The body knows
We have one body in this life. Psychedelic experiences can remind us to take care of our precious temple.
Maintaining a healthy, balanced, and nutritious diet is a vital self-care practice. After a psychedelic experience, your body and mind will be sensitive to nutrients that enter the system. Practice listening to your body's needs. Be aware of how different foods and drinks affect your thoughts, mood, and energy.
You want to consume things that make you feel healthy, vibrant, and energetic. These may include fruits, vegetables, legumes, and grains. Consider incorporating more juices, smoothies, soups, and salads into your routine.
Some people may find reducing or eliminating animal products from their diets beneficial. In contrast, others may benefit from consuming a few extra servings of organic fish, eggs, or goat cheese. Maintaining fluid rather than rigid dietary guidelines may be helpful if we tend to be controlling.
The cleaner and healthier your body and mind become, the more you will want to limit or eliminate the consumption of tobacco, alcohol, processed food, and other substances that either dull or overly excite the senses.
You may find benefits from integrating various nootropics (e.g., l-theanine, bacopa mannieri, panax ginseng, ginkgo biloba), medicinal mushrooms (e.g., reishi, chaga, cordyceps, lion's mane), and other vitamins and supplements into your regimen.
If you eat out often, you may find it beneficial to take more time to cook for yourself. Cooking can help you ground and feel more connected with your food and the source from which it comes: Mother Earth, water, plants, and animals.
Cooking can be especially beneficial if you tend to overthink; using your hands to serve you and nourish you can get you out of your head and into the present moment. Cooking for others can be even more fulfilling.
The bacteria in our digestive system influences our mood and psychological state. When our digestion is smooth, we feel light and happy. Fermented foods like kombucha, sauerkraut, kefir, tempeh, kimchi, miso, and natto contain beneficial probiotics that help maintain our gut flora.
Organic probiotic supplements can also help our bellies break down and absorb nutrients. Here is a guide on fermented foods. Some services like Atlas Biomed analyze your gut health and make dietary recommendations based on the results.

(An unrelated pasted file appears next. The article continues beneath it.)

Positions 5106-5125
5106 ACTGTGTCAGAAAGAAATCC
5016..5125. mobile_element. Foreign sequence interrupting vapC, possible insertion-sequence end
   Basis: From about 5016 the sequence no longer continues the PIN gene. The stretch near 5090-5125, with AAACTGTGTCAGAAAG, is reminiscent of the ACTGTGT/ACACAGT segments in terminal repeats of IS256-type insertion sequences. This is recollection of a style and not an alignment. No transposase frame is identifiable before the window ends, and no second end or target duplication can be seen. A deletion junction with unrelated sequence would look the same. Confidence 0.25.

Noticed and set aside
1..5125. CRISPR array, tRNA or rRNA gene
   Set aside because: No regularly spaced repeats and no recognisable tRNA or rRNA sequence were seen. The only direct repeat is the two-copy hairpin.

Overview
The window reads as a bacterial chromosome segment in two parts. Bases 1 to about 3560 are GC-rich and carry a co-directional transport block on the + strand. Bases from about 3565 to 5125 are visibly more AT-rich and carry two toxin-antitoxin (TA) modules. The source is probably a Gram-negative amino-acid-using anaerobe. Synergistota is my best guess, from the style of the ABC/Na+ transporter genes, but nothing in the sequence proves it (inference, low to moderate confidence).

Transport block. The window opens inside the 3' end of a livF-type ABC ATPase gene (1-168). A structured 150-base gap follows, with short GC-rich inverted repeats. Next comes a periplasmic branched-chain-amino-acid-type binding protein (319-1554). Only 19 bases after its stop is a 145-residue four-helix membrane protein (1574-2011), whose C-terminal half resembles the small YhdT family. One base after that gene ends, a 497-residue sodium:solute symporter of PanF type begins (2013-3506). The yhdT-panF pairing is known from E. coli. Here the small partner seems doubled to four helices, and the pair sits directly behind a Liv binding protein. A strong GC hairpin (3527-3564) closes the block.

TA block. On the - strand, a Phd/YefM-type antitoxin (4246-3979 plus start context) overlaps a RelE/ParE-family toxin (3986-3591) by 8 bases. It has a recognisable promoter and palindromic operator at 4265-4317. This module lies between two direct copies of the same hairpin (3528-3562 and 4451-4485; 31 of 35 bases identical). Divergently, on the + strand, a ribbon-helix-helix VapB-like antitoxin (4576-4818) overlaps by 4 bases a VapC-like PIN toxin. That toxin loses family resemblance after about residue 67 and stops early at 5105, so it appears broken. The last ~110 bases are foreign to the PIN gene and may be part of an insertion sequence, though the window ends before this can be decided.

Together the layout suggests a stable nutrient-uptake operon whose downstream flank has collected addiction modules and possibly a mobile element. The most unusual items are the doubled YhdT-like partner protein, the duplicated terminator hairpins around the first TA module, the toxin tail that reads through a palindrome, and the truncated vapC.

After giving the body and mind enough time to recuperate from the journey and return to a normal state, you may also consider different forms of fasting as a way to practice self-discipline, pray, gain clarity into life's purpose, lose weight, heal from diseases, or to give the digestive system a rest.
For example, intermittent fasting involves alternating planned periods of fasting with regular eating. Some say intermittent fasting results in lasting weight loss, better metabolic health, and a longer life. There are also water fasts, juice fasts, partial fasts (omitting certain foods or meals from one's diet), and dry fasts (completely refraining from drinking or eating).
Only you know what's suitable for your body, so approach your eating habits with a healthy level of respect and honor for yourself. Consider asking for medical advice before you engage in a fasting practice.
When we eat, we can make it a sacred activity. We can know how the food appears on our table and acknowledge everyone involved. We can appreciate how food fuels our body and mind and allows us to live another day.
Thich Nhat Hanh's "Five Contemplations Before Eating" can be helpful.
1. This food is a gift of the earth, the sky, numerous living beings, and much hard and loving work.
2. May we eat with mindfulness and gratitude so as to be worthy to receive this food.
3. May we recognize and transform unwholesome mental formations, especially our greed, and learn to eat with moderation.
4. May we keep our compassion alive by eating in such a way that reduces the suffering of living beings, stops contributing to climate change, and heals and preserves this precious planet.
5. We accept this food so that we may nurture our brotherhood and sisterhood, build our Sangha, and realize our ideal of serving all living beings.
Like our psychedelic experiences, the set and setting for our meals are as important as the physical food. The intention with which we make and consume our food affects how our bodies process the nutrients.
Mindful eating allows us to gain control of our eating habits and feel fuller physically, mentally, emotionally, and spiritually.
Praying and blessing our food before eating enables us to practice humility and gratitude. We realize how abundant and fortunate we are when we thank all the hands, energies, and beings that worked together to bring food to our table.
We want to take our food in a peaceful and relaxing environment. Where are we eating? Are we eating at a clean table, or are we eating on a cluttered couch or bed while we watch television? Are we listening to music while we eat? Are we distracted, or are we fully present?
Removing devices from our bodies and tables while we eat allows us to give full attention to the food. It can also be a refreshing change to eat in natural settings.